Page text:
I loved Young Bess, the first book in Margaret Irwin’s Elizabeth I trilogy, so I didn’t want to wait too long before picking up the second. I was hoping for another great read but, although there was still a lot to like about this book, I didn’t think it was as good as the first one.
Published in 1948, Elizabeth, Captive Princess, continues the story of the young Elizabeth. The novel begins with the death of Elizabeth’s half-brother, Edward VI, leaving the succession to the throne of England in doubt. We then follow the tragic story of Lady Jane Grey, queen for nine days before eventually being beheaded after Elizabeth’s half-sister Mary comes to the throne. This is a fate that Elizabeth could face herself as she also becomes linked with plots and conspiracies during Mary’s reign, leading to her imprisonment in the Tower of London.
Before the novel ends, two very different men have entered Elizabeth’s life: one is Robert Dudley, son of the Duke of Northumberland and another prisoner in the Tower; the other is Philip of Spain, who has come to England at last to marry Queen Mary. I would expect Elizabeth’s relationships with these two men to form the basis of the final book in the trilogy, Elizabeth and the Prince of Spain, but this particular book concentrates on the stories of Lady Jane Grey and Queen Mary. We actually see very little of Elizabeth herself in this book, which I thought was strange as she is the title character, although I suppose it’s not too surprising as a lot of the drama during this specific period was taking place elsewhere.
The lack of focus on Elizabeth wasn’t really a problem for me in itself; after all, in Young Bess it had been the secondary characters that I found most interesting anyway, particularly Thomas Seymour and his brothers Edward and Henry. But the characters in this book just don’t come to life in the way that the Seymours did and I struggled to connect with any of them on an emotional level. This made the novel feel a bit slow and flat, which was disappointing for me after enjoying the first one so much.
I don’t want to sound too negative, though, because I did like this book and the quality of Margaret Irwin’s writing still makes it a worthwhile read. I love her descriptive writing and the way she recreates Tudor London:
It was seven o’clock as they entered the city of London. The sun was setting in a fury of flame and storm-clouds. All the dark rickety wooden houses leaning top-heavily across the streets as though they were nodding to each other, all but rubbing each other’s foreheads, all seemed to have put on scarves and petticoats, so many bright cloths fluttered from the windows, while the gaily painted shop signs flaunted and creaked and clattered in the breeze.
Away from the main storylines, I enjoyed all the other little details of 16th century life and 16th century history. For example, I was interested in the account of the Edward Bonaventure’s voyages to the White Sea and the ‘strange land of endless snow’ which I first read about in The Ringed Castle by Dorothy Dunnett.
Having come this far, I will be finishing the trilogy with Elizabeth and the Prince of Spain, but will then look forward to reading some of Margaret Irwin’s other books. I have The Galliard, her novel about Mary, Queen of Scots and the Earl of Bothwell on my TBR and would also like to read The Stranger Prince, about Prince Rupert of the Rhine.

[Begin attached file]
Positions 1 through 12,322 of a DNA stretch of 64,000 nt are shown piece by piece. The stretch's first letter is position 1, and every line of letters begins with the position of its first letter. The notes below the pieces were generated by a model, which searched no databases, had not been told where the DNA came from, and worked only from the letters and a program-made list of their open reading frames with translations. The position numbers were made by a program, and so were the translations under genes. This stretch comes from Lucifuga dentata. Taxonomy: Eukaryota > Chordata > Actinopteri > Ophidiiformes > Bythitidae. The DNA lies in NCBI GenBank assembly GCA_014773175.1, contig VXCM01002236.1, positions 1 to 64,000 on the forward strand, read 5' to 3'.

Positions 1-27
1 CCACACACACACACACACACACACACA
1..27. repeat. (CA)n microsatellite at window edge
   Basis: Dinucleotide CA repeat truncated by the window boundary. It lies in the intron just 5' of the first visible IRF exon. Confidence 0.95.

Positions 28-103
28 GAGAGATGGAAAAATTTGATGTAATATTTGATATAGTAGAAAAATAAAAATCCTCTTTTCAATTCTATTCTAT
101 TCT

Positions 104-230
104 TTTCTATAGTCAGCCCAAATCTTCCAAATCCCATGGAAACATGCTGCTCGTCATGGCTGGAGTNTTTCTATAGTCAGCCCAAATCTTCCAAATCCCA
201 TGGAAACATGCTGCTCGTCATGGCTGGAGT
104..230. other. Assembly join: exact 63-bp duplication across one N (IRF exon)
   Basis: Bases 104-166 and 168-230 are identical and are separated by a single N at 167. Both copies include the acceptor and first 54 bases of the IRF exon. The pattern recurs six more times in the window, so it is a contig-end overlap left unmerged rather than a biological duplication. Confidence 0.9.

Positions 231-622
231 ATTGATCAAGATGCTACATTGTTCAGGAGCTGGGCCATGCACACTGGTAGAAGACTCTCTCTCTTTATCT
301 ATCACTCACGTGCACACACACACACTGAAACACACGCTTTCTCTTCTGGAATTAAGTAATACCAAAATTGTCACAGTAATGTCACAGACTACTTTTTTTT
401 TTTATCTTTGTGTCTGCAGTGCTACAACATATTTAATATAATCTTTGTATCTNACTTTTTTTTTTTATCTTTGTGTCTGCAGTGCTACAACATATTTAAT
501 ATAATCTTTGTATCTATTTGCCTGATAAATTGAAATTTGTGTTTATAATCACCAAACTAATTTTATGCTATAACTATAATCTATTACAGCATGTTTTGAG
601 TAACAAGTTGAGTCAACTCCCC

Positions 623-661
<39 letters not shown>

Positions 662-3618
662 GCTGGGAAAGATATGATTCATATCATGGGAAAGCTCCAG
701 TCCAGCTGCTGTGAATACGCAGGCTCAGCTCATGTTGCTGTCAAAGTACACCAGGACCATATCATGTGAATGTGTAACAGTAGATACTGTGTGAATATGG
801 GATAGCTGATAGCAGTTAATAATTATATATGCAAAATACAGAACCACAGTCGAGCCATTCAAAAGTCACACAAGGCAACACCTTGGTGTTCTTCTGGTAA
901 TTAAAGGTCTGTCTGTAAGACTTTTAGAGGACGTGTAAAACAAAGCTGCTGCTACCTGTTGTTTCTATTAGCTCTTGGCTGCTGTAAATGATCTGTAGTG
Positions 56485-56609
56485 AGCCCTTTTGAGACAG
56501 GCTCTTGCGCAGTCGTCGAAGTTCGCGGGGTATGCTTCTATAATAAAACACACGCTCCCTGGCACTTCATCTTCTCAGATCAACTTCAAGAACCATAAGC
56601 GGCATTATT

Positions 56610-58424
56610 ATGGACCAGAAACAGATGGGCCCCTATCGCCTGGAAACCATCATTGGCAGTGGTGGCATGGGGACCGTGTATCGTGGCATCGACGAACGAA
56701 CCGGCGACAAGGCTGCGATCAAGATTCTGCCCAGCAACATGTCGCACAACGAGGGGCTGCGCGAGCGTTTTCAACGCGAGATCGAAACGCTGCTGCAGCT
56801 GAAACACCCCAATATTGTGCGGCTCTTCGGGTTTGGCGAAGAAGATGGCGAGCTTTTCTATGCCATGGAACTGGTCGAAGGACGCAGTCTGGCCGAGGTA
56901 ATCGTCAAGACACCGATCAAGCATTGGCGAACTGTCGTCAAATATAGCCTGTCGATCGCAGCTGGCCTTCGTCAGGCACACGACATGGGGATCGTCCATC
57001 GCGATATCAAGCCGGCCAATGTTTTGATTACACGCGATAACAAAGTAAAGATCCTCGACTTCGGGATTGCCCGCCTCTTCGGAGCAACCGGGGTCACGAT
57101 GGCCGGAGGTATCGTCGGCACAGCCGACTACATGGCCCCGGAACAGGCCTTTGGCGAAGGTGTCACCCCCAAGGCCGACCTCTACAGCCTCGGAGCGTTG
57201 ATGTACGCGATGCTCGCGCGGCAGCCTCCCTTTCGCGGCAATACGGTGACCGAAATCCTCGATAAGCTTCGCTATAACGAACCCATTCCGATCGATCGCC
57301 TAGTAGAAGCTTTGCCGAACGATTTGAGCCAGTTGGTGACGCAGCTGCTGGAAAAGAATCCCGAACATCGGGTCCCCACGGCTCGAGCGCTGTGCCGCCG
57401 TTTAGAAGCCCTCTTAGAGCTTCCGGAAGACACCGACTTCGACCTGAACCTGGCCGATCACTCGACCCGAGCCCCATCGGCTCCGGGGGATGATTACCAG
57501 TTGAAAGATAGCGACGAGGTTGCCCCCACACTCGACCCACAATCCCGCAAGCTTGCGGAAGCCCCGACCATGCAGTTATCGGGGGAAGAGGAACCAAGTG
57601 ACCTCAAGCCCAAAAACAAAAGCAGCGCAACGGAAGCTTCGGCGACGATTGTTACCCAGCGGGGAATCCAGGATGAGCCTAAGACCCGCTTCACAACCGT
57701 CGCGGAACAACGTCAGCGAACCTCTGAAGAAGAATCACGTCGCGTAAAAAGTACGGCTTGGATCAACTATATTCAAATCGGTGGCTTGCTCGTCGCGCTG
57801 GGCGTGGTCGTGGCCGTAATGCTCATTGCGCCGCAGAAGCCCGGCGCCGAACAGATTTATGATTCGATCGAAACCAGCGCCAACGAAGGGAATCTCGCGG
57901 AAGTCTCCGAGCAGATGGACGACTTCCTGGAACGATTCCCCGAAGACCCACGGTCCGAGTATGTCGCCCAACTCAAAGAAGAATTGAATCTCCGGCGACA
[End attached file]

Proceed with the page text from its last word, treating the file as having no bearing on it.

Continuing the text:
10 thoughts on “Elizabeth, Captive Princess by Margaret Irwin”
I’d really like to read The Galliard. Mary, Queen of Scots, has always been a favorite of mine. (And one of the reasons I went to Scotland years ago.)
I will be reading that one after I finish the Elizabeth trilogy.
Imagine living life with murder around every corner! I have nothing even close to that to worry about.
I enjoy reading about the Tudors, but I wouldn’t have wanted to be one!
The Stranger Prince was life-changing for me – I read it when I was about fourteen and fell in love not only with Prince Rupert but with the whole Civil War period. Her subsequent novels about Montrose, The Proud Servant and The Bride, are also very good. But when I read her Elizabeth trilogy, fairly recently, I thought they hadn’t aged especially well – a lot of tell and not a lot of show!
It’s wonderful when a book comes along that can change your life like that. I’ll look forward to reading it myself eventually. I really enjoyed the first Elizabeth book, Young Bess, but I thought this one was a bit disappointing – I agree that there’s too much telling rather than showing.
I agree that Young Bess is the best of the three although I haven’t reread this one for years. You make me want to! I have a vivid memory of a scene in the third book where Elizabeth is hidden and Philip (infinitely creepy) knows she is there and is talking to Mary about her.
I always felt very sympathetic towards Lady Jane Gray, bullied by everyone in her life. I recommend a book called Another Spring by Katherine Eyre (wondering where it is – it used to live next to the Elizabeth trilogy).
Like Pam, I fell in love with Prince Rupert and Montrose in Irwin’s later books.
I’ll look out for that scene when I get to it in the third book! Yes, I always feel sorry for Lady Jane too, sacrificed for other people’s ambitions. I’ve read a few other books about her, but not Another Spring; Katherine Eyre’s books all seem to be out of print unfortunately.
To tell the truth, the lack of focus on Elizabeth I would be a draw more than drawback for me!
I can understand that! I’m not a big fan of Elizabeth myself.